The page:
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The harvest is plentiful

November 12, 2017
Archbishop Paul S. Coakley

I began my observance of All Saints Day recently by celebrating Mass for All Saints Catholic School in Norman. To be honest, I wouldn’t miss it! Each year, the fourth-grade students at All Saints prepare to observe their patronal feast by choosing a saint, learning about that saint and dressing like that saint for Mass.

The liturgical procession is something to behold! As you might imagine there were saints from every walk of life: there were bishops such as Saint Augustine; there were priests such as Blessed Stanley Rother; there were religious sisters such as Saint Therese of Lisieux and even a deacon (Saint Francis of Assisi). There were married persons (Mary and Joseph) and single persons (Saint Juan Diego). There were saints who served the poor such as Saint Teresa of Calcutta; and those who dedicated themselves to education such as Saint Elizabeth Ann Seton.

It was a wonderful opportunity to teach the students and remind the rest of us that we are all called to become saints. The saints come from every nation and culture, from all periods of history and every walk of life.

An important part of our response to God’s call to holiness is the careful discernment of our own vocation. Within our call to holiness is a personal vocation to discipleship shaped by the traditional patterns of the Christian life: marriage, consecrated life or ordained ministry. Sometimes we find ourselves living out our baptismal call to holiness as single persons or as widows.

We are just concluding the annual observance of National Vocation Awareness Week, which is held the first full week of November. This annual observance is a time for the whole Catholic community to recognize the importance of each vocation in the life of the Church.

As All Saints Day reminds us, the Church is enriched by a great variety of vocations and all of them can lead us to holiness. It is important for all of us, beginning in our homes and parishes, to foster a culture in which each vocation is valued. Parents, pastors and catechists obviously have an important role in encouraging and guiding young people in responding generously to God’s call in their lives. But, all of us have a part to play.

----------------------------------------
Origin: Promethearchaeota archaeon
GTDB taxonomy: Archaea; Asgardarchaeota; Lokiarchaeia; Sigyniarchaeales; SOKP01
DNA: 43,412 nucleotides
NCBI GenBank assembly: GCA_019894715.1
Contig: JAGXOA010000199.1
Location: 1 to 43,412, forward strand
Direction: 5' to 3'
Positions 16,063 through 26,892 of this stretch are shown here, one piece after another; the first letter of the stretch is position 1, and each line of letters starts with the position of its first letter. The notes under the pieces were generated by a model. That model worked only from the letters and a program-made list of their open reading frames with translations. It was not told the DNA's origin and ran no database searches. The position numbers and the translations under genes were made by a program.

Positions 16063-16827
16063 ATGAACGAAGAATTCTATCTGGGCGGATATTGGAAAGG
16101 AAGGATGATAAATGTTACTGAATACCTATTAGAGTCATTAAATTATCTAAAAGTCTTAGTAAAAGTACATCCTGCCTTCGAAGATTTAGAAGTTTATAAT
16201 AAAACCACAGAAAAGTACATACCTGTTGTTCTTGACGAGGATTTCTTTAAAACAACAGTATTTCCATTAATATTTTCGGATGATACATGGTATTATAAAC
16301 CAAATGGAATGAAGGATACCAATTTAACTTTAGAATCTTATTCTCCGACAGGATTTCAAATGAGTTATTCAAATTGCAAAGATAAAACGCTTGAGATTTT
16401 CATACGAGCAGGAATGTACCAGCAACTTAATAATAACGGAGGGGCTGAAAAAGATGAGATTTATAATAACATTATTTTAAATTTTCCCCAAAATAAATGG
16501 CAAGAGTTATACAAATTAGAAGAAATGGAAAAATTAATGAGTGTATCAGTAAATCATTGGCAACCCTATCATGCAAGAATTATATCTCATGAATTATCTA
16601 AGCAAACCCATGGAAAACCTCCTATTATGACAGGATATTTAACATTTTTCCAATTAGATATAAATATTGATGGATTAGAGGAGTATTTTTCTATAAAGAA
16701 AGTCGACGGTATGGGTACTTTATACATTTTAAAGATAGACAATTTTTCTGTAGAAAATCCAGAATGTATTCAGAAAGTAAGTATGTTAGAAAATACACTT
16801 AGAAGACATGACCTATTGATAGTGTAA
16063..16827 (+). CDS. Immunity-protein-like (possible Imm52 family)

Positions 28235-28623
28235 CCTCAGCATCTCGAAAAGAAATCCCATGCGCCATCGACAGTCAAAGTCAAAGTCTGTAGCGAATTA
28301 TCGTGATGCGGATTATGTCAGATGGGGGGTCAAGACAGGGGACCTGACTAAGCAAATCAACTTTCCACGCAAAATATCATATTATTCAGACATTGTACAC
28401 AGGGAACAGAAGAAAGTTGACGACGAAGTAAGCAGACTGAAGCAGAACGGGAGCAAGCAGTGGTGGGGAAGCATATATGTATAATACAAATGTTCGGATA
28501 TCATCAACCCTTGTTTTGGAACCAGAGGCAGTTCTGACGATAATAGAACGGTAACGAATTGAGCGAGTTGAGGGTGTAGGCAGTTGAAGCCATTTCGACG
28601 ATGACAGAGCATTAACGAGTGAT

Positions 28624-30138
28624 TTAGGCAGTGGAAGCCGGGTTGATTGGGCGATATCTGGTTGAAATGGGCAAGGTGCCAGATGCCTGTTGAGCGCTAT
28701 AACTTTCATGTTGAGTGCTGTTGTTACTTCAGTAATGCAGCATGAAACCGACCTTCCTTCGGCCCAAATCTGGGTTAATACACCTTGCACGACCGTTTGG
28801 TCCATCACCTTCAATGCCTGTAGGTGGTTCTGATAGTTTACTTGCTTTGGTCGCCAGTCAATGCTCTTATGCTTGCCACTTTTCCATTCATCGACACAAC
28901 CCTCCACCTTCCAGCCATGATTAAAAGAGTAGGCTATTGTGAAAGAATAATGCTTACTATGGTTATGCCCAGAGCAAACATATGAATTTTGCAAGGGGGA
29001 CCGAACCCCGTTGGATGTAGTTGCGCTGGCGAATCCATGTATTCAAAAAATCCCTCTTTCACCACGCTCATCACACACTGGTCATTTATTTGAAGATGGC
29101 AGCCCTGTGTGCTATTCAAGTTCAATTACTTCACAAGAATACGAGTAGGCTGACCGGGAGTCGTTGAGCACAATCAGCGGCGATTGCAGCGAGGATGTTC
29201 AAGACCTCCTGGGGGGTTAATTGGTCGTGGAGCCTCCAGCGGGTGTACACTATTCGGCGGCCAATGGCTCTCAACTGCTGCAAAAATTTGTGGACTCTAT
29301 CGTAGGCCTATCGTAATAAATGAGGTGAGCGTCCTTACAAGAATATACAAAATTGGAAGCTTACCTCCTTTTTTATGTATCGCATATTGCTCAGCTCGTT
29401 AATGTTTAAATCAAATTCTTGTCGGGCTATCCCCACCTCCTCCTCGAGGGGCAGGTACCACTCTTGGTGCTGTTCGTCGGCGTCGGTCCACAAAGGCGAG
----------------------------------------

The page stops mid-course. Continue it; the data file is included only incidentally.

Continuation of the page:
A few weeks ago, I celebrated the annual Marriage Anniversary Mass, honoring couples who have been married 25, 40, 50 or more years. It’s a way to affirm the importance of sacramental marriage in the life of the Church. Marriage is a holy vocation.

On Nov. 3, I had the privilege of ordaining 22 men to the permanent diaconate. They and their wives had completed a four-year formation process. These men are now ordained for ministry in parishes across the archdiocese. They have benefited by the encouragement of their families and parishes throughout this process. I thank God for our deacons!

This year, we are richly blessed to have 18 young men in seminary at various stages of formation. God willing, these are our future priests. They will be our pastors and confessors. They will witness your weddings and bring the sacraments of healing when you are ill or infirm. They will accompany you along the journey of your lives from womb to tomb. There is no doubt in my mind that the Lord is calling many more young men to hear and respond to his call to priesthood.

I am confident that the heroic witness of Blessed Stanley Rother will be a great encouragement to young men who are looking for a meaningful life of service to God and to others. Our seminarians need our support, just as those whom God is calling to seminary need our encouragement.

The harvest is plentiful! It is clear to me how richly God is blessing our archdiocese. Please join me in encouraging more laborers to help gather God’s harvest.

Our annual Seminarian Appeal will be coming your way very soon. Please remember to pray for our seminarians. Please look around and encourage other young men whom the Lord may be calling to serve as his priests and co-workers in gathering the harvest!

Thank you for your prayers, encouragement and financial support of our seminarians. Blessed Stanley Rother, pray for us!